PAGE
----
Who or what inspired you to take up piano, and pursue a career in music?

Though I didn’t start having piano lessons until the age of 7, I was already very interested in classical music much earlier. My great-grandmother was a piano teacher and we had a beautiful carved upright at home, which I loved. My parents, who were not musicians, loved classical music, especially operas, so they took me and my sister regularly to the opera. I enjoyed these performances enormously and listened to recordings at home as well. I especially loved Verdi and La Traviata was my absolute favourite opera (I still love it).

When at the age of 6 I started to attend school, I went to a music school, where we had singing lessons every day. I was singing in a choir as well and about twice a week we also had folk dance lessons. My parents didn’t want me to start having piano lessons during that year because school was already a big change in my life. But from my second school year it was natural to start piano and I had solfege lessons as well. I enjoyed it very much, though until the age of 11 I practised very little. Something happened to me at that time and suddenly I started to practise a lot and music really became the most important thing in my life. I was also reading a lot of music and at the age of 12 I made a successful entrance exam to the preparatory class for talented children at the Ferenc Liszt Academy of music and this changed my life completely. Here, I basically listened to concerts every evening, could meet and play for a lot of great musicians like Ferenc Rados, Zoltán Kocsis, Albert Simon. At around the age of 14, I started to have chamber music lessons as well, and a year later I was already a student of György Kurtág, with whom I studied for nearly 10 years. It was a very happy time of my life, full of great experiences and challenges and at the age of 16 I was able to start the first year at the Academy (today the Ferenc Liszt University of Music).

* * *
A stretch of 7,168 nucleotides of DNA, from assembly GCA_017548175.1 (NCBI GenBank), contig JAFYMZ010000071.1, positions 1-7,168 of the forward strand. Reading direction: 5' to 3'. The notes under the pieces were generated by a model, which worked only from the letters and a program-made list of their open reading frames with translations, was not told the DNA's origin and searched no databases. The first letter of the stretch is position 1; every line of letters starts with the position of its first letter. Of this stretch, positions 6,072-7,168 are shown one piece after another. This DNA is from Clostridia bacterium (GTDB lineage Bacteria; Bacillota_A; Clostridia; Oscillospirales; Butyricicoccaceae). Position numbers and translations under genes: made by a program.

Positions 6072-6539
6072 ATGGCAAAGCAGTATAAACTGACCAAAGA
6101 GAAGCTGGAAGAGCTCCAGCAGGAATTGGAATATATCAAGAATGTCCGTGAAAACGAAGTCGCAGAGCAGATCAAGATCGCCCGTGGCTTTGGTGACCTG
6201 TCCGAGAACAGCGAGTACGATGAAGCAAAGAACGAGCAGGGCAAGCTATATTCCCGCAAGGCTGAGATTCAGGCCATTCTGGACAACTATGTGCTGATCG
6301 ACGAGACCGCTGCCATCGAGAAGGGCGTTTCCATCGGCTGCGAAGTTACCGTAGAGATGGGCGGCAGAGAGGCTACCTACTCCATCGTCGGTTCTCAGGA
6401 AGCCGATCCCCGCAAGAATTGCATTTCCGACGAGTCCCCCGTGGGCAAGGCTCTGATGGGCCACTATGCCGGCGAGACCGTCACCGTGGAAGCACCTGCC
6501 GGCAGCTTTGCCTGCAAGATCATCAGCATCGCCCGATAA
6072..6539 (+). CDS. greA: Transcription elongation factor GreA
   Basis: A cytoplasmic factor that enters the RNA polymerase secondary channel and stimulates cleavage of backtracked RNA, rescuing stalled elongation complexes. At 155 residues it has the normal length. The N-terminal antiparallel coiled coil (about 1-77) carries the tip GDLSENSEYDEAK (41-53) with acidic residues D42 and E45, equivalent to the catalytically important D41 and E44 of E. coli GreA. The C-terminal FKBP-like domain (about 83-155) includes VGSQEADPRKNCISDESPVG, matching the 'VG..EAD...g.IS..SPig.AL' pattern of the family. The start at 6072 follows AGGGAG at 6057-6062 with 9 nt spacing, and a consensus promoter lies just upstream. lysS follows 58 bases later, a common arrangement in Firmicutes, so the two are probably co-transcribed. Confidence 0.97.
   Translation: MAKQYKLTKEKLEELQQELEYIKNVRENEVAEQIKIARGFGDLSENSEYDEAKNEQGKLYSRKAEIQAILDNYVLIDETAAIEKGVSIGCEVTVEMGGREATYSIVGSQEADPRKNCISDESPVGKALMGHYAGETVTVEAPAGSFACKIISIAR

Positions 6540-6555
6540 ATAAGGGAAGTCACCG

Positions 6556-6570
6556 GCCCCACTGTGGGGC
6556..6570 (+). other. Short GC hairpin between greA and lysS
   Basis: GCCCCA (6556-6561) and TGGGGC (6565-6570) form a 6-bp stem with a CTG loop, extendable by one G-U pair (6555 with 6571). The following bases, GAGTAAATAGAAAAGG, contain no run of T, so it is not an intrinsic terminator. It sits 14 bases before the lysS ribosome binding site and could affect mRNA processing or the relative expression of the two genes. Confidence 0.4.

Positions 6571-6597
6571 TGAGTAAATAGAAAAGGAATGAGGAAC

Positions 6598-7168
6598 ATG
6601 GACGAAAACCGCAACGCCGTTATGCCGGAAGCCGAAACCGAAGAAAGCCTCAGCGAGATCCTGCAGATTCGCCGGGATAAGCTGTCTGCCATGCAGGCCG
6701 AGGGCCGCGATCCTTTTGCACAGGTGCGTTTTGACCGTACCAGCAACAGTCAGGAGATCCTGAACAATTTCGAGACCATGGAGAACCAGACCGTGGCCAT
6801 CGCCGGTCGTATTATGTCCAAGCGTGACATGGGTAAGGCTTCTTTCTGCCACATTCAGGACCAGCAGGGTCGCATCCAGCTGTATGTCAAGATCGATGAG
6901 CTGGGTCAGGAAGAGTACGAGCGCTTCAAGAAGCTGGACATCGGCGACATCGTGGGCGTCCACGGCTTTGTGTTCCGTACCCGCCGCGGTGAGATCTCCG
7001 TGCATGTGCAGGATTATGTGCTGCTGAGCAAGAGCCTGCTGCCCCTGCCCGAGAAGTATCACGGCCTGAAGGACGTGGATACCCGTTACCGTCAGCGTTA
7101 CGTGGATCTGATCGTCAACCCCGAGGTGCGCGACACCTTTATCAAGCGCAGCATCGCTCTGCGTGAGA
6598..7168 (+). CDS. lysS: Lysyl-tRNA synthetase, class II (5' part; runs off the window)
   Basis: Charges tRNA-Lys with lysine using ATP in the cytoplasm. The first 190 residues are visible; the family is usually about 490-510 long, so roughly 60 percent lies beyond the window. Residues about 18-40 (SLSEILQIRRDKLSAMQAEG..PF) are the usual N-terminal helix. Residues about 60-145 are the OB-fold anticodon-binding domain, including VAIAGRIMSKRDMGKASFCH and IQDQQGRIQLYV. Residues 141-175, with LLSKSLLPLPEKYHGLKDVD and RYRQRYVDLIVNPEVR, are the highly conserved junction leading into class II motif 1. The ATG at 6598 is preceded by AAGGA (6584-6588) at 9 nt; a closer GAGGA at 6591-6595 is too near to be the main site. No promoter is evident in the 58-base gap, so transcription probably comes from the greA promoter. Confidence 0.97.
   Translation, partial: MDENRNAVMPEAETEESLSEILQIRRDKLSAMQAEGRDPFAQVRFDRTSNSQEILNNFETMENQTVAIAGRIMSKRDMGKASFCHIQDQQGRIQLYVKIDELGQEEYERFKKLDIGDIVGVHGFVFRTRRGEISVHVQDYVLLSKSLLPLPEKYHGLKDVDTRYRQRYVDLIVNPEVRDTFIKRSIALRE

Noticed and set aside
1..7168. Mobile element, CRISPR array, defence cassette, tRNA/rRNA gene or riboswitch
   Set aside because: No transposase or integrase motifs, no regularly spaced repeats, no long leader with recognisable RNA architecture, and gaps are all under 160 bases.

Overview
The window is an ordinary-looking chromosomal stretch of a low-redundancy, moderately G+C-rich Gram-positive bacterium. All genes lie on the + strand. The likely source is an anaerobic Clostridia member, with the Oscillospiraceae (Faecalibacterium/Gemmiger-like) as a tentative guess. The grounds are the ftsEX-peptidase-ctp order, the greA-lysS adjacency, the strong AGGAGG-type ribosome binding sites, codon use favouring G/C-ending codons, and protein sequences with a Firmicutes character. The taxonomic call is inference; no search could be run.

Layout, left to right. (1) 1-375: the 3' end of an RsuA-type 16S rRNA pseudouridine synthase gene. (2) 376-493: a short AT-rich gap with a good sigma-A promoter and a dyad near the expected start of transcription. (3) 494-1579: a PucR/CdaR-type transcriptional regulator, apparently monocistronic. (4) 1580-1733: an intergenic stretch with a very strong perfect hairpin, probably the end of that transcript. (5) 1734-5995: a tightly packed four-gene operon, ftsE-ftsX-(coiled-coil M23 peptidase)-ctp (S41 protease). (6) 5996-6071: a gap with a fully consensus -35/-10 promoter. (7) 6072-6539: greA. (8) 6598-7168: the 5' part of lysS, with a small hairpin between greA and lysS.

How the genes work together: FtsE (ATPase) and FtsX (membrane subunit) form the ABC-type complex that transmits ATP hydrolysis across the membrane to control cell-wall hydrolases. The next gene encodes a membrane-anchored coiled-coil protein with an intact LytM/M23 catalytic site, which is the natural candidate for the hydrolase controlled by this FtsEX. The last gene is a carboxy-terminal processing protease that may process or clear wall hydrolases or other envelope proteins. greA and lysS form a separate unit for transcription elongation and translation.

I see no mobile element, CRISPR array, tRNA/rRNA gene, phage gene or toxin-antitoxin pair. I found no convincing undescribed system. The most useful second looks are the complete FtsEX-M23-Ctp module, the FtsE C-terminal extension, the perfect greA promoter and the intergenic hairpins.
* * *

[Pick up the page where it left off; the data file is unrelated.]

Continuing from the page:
Who or what have been the most important influences on your musical life and career?

I was very lucky, because the time when I studied at the Ferenc Liszt Academy we still had Ferenc Rados and György Kurtág working very intensively. They were both teaching chamber music, but all pianists played solo pieces for them as well. They both had an enormous impact on me and on my way of thinking about music and life. We usually had very long lessons, sometimes 2-3 times a week, and they worked in a very detailed way – sometimes with Kurtág we worked on just 8 bars for 2-3 hours. Of course it was not only about these few bars, but through working on a phrase he opened up and showed a whole universe with a lot of associations from music, literature, other arts, and this all happened with such an intensity I could not imagine before. He is also an incredible pianist, plays like only a great composer can play. As I often said with my musician friends, working with Ferenc Rados was like an X-ray examination. After playing 5 minutes for him, we got a diagnosis, which wasn’t easy at all, but was a task for a whole life. Studying with him was a very complex process, everything – the actual piece, the instrument, my own feelings, questions etc – were all in an incredible connection with each other. I learned from him how to practise, which is an incredibly important part of a musician’s life.

Besides these two great masters, another determining and most important experience was meeting András Schiff when I was 17. I regularly took masterclasses with him for the following 5-6 years in Vienna, at Prussia Cove, Siena etc, and later in Marlboro (USA) as well. It was a huge influence for me to play for him, to listen to his concerts, and to talk to him about music, literature, life etc. No other pianist made such an important impact on my development as a musician as him. Later I had the chance to play concerts with him as well, which meant a lot to me. I got to know through András, Sándor Végh and Heinz Holliger from whom I learned a lot and admired very much. For Sándor Végh I played chamber music several times in Prussia Cove and later had the chance to perform with his Camerata Salzburg with him as a conductor.